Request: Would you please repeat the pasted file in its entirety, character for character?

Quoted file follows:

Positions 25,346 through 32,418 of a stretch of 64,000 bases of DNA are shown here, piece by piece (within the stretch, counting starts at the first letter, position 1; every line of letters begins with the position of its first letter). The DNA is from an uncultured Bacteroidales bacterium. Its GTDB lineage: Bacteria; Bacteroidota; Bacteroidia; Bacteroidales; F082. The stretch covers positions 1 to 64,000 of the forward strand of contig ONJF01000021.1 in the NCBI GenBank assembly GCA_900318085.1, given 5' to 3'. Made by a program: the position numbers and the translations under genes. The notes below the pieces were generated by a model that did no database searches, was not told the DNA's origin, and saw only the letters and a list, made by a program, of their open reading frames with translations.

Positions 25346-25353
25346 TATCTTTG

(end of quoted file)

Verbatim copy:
Positions 25,346 through 32,418 of a stretch of 64,000 bases of DNA are shown here, piece by piece (within the stretch, counting starts at the first letter, position 1; every line of letters begins with the position of its first letter). The DNA is from an uncultured Bacteroidales bacterium. Its GTDB lineage: Bacteria; Bacteroidota; Bacteroidia; Bacteroidales; F082. The stretch covers positions 1 to 64,000 of the forward strand of contig ONJF01000021.1 in the NCBI GenBank assembly GCA_900318085.1, given 5' to 3'. Made by a program: the position numbers and the translations under genes. The notes below the pieces were generated by a model that did no database searches, was not told the DNA's origin, and saw only the letters and a list, made by a program, of their open reading frames with translations.

Positions 25346-25353
25346 TATCTTTG